International arrivals will need to show a negative coronavirus test before travelling to the UK under a tightening of border restrictions.
All travellers, including British citizens, will have to take a test up to 72 hours before departing the country they are in. Airlines, ferry operators and cross-Channel rail services will have to check for proof of a negative result and bar passengers without one.
Anyone who lands in the UK from next week without a negative test result faces an on-the-spot £500 ($679) fine.
Transport Secretary Grant Shapps said the move adds "an extra layer of defence" and comes amid concern over the highly transmissible South African variant of the virus.
"There are concerns that the South African one in particular - about how effective the vaccine would be against it - so we simply cannot take chances," he told Sky News.
Ministers had been under pressure to close the UK border to non-citizens - as the US has done - but Mr Shapps said this was ineffective.
"We are an island. We require people and goods to function, to bring in the medicine and PPE," he said.
Heathrow Airport chief executive John Holland-Kaye said the negative Covid test result must only be a temporary requirement.
“We need to have a roadmap for how we get out of this because aviation is vital to us as a small island trading nation," he said.
He also said that vaccination programmes in Britain and other countries gave him hope for a travel recovery later this year.
“We’ll see flights starting to come back and passenger numbers building up through the summer and then into the autumn,” he said.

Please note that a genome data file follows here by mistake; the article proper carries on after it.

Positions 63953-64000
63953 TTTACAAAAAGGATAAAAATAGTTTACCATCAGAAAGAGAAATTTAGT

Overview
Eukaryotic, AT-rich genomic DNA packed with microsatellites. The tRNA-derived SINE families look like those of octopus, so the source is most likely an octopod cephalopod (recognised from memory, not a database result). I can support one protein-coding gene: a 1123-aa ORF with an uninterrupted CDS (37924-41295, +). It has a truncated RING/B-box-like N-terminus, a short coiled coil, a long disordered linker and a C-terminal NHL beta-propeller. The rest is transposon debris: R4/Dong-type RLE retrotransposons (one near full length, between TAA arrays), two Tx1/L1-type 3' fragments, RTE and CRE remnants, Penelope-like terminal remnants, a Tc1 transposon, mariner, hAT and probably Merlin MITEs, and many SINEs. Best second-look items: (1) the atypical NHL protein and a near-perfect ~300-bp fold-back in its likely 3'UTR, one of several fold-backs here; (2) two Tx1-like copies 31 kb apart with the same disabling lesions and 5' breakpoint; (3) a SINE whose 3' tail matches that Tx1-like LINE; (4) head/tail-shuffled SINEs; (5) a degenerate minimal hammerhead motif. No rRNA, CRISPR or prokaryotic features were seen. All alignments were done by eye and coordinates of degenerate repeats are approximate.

All travellers arriving from countries not on the safe travel list will still be required to self-isolate for 10 days, regardless of their test result.
However, travellers from the UAE will not need to follow strict quarantine restrictions when entering Britain, it was announced on Thursday night.
The move means that business travellers and thousands of holidaymakers from the UK enjoying the winter sun in Abu Dhabi and Dubai will still be able to fly to the UK without having to enter quarantine for 10 days.
As part of other measures to suppress Britain's increasingly high infection rate, some countries have been taken off the "travel corridor", including Israel and countries bordering South Africa, which has a highly infectious Covid strain.
The travel restrictions will now be extended to southern African countries and Israel from 4am on Saturday, January 9, to protect against the mutant strain.
Israel was removed from the travel list after “data showing a significant increase in confirmed cases", the Department of Transport said.
The country is experiencing a very high infection rate, at almost nine times the level it was a month ago, and is averaging 31 deaths a day.
Mauritius, the Seychelles and Botswana have also been removed from travel list.
“The government has responded swiftly to new evidence showing an urgent need to halt travel from all southern African countries to help prevent the spread of a new Covid-19 variant identified in South Africa,” the department said.
The measures will be in place for an initial period of two weeks while the UK reviews scientific data and other ways to protect Britain and its partners in Africa, it said.
Entry into England will be banned for those who have travelled from or through any southern African country in the past 10 days, including Namibia, Zimbabwe, Botswana, Eswatini, Zambia, Malawi, Lesotho, Mozambique and Angola.
British and Irish nationals who have travelled to those countries in the past 10 days will have to isolate themselves along with members of their household.
The move, in addition to the travel ban imposed on South Africa on December 23, follows new data on the steep rise of infections from the new variant.
“Urgent restrictions are therefore now needed to prevent the spread of this strain in the UK,” the department said.